Protests halt drilling auction near Mon Forest
CHARLESTON, W.Va. -- Conservation groups succeeded Friday in stopping the federal Bureau of Land Management from auctioning publicly owned oil and gas reserves under the Monongahela National Forest near Spruce Knob.
The Center for Biological Diversity, Wilderness Society and Friends of Blackwater were among the groups warning that oil and gas development would threaten endangered bats, a native brook trout fishery, clean water and scenic resources inside the forest.
The BLM had planned to auction those reserves as part of a broader sale including land and resources in Ohio, Alabama, Arkansas and other states.
Mollie Matteson, of the Center for Biological Diversity, said, "Endangered bats are dying of white-nose syndrome a few miles from these drill sites, yet the Forest Service wants to put toxic drill pits in their habitat, and potentially disrupt the caves they live in."
Over the last three years, the newly emerging "white-nose syndrome" disease has killed more than 1 million bats in the eastern United States. Last year, the disease was first discovered in West Virginia in a Pendleton County cave that is a major home for rare bats.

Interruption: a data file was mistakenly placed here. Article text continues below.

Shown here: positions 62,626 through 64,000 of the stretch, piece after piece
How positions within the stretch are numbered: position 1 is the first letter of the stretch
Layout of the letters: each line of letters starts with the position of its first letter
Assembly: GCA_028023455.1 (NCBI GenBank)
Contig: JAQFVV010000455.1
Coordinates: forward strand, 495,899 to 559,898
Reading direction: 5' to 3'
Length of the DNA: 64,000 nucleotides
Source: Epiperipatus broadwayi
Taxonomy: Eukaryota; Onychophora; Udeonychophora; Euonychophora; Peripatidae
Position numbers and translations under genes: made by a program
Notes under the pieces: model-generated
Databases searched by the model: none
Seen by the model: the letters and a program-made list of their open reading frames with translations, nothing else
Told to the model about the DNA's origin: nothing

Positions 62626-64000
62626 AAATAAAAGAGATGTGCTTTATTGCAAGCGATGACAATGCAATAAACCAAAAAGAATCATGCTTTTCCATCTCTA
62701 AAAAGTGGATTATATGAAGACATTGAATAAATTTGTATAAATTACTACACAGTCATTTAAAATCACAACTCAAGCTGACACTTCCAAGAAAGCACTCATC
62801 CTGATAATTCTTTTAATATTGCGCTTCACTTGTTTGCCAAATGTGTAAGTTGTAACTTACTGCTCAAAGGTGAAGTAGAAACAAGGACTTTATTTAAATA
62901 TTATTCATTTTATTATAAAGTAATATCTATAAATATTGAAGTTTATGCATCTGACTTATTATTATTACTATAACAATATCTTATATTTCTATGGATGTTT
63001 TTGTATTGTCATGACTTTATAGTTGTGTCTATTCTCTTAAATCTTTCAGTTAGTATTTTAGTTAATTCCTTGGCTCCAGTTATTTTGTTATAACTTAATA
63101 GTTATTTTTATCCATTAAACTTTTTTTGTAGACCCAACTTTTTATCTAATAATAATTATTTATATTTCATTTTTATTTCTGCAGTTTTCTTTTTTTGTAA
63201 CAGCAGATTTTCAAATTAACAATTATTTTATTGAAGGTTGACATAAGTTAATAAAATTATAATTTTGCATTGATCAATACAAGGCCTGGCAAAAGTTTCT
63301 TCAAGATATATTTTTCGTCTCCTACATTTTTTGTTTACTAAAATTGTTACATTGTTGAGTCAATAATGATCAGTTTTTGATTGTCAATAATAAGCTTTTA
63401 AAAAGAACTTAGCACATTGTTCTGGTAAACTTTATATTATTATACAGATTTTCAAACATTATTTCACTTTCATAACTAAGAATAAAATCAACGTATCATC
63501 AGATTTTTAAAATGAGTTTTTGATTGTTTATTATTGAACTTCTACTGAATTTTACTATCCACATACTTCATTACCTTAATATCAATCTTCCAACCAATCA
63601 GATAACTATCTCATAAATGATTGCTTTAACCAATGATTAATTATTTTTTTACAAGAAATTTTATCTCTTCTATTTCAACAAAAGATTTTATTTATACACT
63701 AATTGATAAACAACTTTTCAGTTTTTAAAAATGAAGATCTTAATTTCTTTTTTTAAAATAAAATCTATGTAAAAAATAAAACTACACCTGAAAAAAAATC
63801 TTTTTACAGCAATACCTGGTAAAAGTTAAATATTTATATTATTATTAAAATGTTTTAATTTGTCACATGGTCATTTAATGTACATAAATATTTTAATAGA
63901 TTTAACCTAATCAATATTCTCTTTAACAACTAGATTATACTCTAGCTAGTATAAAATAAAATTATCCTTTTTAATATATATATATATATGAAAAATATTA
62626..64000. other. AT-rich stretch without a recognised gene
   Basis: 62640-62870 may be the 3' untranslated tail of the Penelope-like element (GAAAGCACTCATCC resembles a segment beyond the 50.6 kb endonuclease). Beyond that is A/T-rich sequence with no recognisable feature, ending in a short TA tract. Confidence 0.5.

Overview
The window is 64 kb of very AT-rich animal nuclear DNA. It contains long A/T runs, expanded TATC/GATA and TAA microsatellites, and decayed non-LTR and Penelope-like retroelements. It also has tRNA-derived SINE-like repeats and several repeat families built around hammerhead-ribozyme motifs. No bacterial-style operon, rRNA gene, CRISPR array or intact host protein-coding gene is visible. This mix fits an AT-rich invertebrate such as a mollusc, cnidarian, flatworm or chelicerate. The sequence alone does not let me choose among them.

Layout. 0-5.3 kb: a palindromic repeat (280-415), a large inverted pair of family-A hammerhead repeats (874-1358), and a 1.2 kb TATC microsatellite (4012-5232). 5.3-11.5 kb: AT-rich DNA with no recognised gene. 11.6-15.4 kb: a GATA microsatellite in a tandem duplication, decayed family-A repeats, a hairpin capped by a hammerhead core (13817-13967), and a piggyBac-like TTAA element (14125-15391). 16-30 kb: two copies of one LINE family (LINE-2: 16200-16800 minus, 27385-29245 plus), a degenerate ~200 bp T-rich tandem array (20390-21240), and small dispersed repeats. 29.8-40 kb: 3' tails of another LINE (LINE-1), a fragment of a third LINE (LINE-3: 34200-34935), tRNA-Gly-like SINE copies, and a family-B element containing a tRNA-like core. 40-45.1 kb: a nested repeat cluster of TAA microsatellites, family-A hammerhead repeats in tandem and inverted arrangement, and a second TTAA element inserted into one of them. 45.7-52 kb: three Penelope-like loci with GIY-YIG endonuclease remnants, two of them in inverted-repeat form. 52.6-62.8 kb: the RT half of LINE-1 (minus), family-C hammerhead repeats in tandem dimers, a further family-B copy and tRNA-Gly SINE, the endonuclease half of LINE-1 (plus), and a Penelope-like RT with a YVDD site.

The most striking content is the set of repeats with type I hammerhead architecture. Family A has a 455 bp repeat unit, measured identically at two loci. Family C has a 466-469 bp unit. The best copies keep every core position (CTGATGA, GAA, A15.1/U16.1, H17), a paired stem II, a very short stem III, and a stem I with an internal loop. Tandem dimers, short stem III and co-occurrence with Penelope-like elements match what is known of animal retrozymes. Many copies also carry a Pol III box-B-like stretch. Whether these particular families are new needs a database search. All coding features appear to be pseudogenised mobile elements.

Judy Rodd, director of Friends of Blackwater, said, "Once more, the Forest Service put up sites for oil and gas development, but failed to do the analysis and consultation that would ensure better protections for our wildlife, clean water, and underground cave systems. Once more, we pointed this out in our protest, and we won."
Eight other groups filed protests, including: Trout Unlimited, the West Virginia Wilderness Coalition and the National Wildlife Federation.
Oil and gas drilling, particularly drilling that uses "hydrofracking," can contaminate streams, groundwater and wells.
Hydrofracking -- hydraulic fracturing -- creates fractures and fissures in underground rocks, a process enhanced when fluids are injected to extend those fractures.
Conservation groups worried the geology in Pendleton and Randolph counties, which includes many underground fissures and channels, made local water resources particularly vulnerable to pollution problems from hydrofracking.
As energy prices rise, conservationists worry oil and gas drilling may proliferate in national forests without careful review and environmental protections.
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